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The role of carers and the impact on economic security for women
The role of carers in Australian society and the economy is substantial and continues to grow. Most of those who deliver intense and ongoing primary care are women, and much of the care provided is unpaid.

Unpaid care is an important factor which is holding back progress in the task of securing greater economic and financial security for women. Indeed, greater financial security will be difficult if not impossible to achieve, unless there are significant policy reforms that involve a financial recognition of this vital and valuable contribution to society and to the Australian economy.

Care covers many aspects of modern society and the workforce. In broad terms and for the purposes of this Paper and also the recommended policy reforms needed; it includes care for children, aged relatives or a disabled or incapacitated family member.

According to data from Carers Australia, in 2015 there were 2.7 million unpaid carers in Australia or around a fifth of the working age population. The data showed that the median weekly income of primary carers aged 15 to 64 years was 42% below that of non-carers and that over two-thirds of carers were women.

Herein lies the heart of the problem when it comes to economic security for women whose financial position is eroded by their caring roles.

In simple terms, it means there is a large cohort of the population who sacrifice paid work to be carers and the fact that the vast majority are women leaves them with a lower income, lower superannuation balances and undermines longer term financial security.

Current funding for carer support services, including measures that provide financial support, do little to improve economic security for carers. The current cost to the government of this funding is a small fraction of the savings to the budget and society.

As the July 2018 White Paper Defining the Concept of Economic Security for all Women found, the pay and superannuation gap between men and women was exacerbated by the nature of caring and the reduction in income and superannuation contributions to carers.

If women stayed in paid employment, for example, and as a result the person otherwise being cared for was institutionalised rather than being looked after at home, the women would clearly have a substantially higher income and would accordingly have a higher superannuation balance as contributions were made in line with their paid employment.

In this circumstance, where the person being cared for was placed in a government funded facility with carers employed by the government, there would be an expense incurred by the government.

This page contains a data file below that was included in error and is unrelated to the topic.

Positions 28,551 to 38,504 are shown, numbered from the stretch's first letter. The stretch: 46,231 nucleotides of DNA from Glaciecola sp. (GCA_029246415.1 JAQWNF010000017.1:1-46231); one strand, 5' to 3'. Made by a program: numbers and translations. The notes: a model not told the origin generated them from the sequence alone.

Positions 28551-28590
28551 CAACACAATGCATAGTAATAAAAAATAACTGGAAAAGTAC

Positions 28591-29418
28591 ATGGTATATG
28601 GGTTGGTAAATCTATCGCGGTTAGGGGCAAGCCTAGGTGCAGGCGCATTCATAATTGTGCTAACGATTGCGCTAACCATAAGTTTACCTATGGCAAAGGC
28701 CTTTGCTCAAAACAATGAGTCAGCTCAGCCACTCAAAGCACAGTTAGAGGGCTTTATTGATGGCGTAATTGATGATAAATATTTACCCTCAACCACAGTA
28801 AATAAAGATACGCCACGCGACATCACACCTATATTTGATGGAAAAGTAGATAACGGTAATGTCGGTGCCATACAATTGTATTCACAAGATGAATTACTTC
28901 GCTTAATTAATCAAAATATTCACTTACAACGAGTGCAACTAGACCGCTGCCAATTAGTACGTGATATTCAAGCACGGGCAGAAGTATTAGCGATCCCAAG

If conversely, and using this illustration, the care was otherwise conducted largely in the family home by the caregiver, opting to reduce or even abandon paid employment and was not compensated to any meaningful extent by the government, which is generally the case now, the cost to government would be miniscule.

The nature of care is often intensive and the special nature of the care needed is very expensive. One only has to witness the government money allocated to the National Disability Insurance Scheme, to aged care and to child care to see the many tens of billions of dollars that the government must budget for each year to maintain a fair and decent society, where the most vulnerable have a reasonable safety net of care.

In the above example, when a carer looks after the family member at home and has little formal assistance from government funded bodies, especially where accommodation, food and cleaning is involved, there is a substantial cost saving to the government. The so-called ‘replacement value’ of caring work was estimated by Carers Australia to be over $60 billion per annum in 2015.

Part of this vast pool of savings could be deployed to provide financial assistance via an income or superannuation payment to carers, which would help to enhance the financial security for carers who, as noted, are predominantly women.


Women’s economic and financial security is being undermined by their role as carers with the benefit accruing to the government’s budget bottom line. In light of the messages highlighted in this discussion paper:

We propose the government fund carer credits. This would see carers allocated credits in the form of superannuation payments, pension top ups or as an income. Credits could also be in the form of government services.

We cannot put a firm costing to the budget of such reforms without there being specific proposals on the amount of the superannuation, pension and income payments. Suffice to say, the cost to the budget of such reforms would likely be significant (likely several billions of dollars per annum).

The costing could be set against the overall savings to the government from the predominance of home care. Payments would also put a value on the work of carers and could actually lead to savings if there is a higher take-up of caring roles and less people going to expensive government care. There is evidence of this with the current aged-care schemes which aim to keep older Australians in their homes for as long as possible.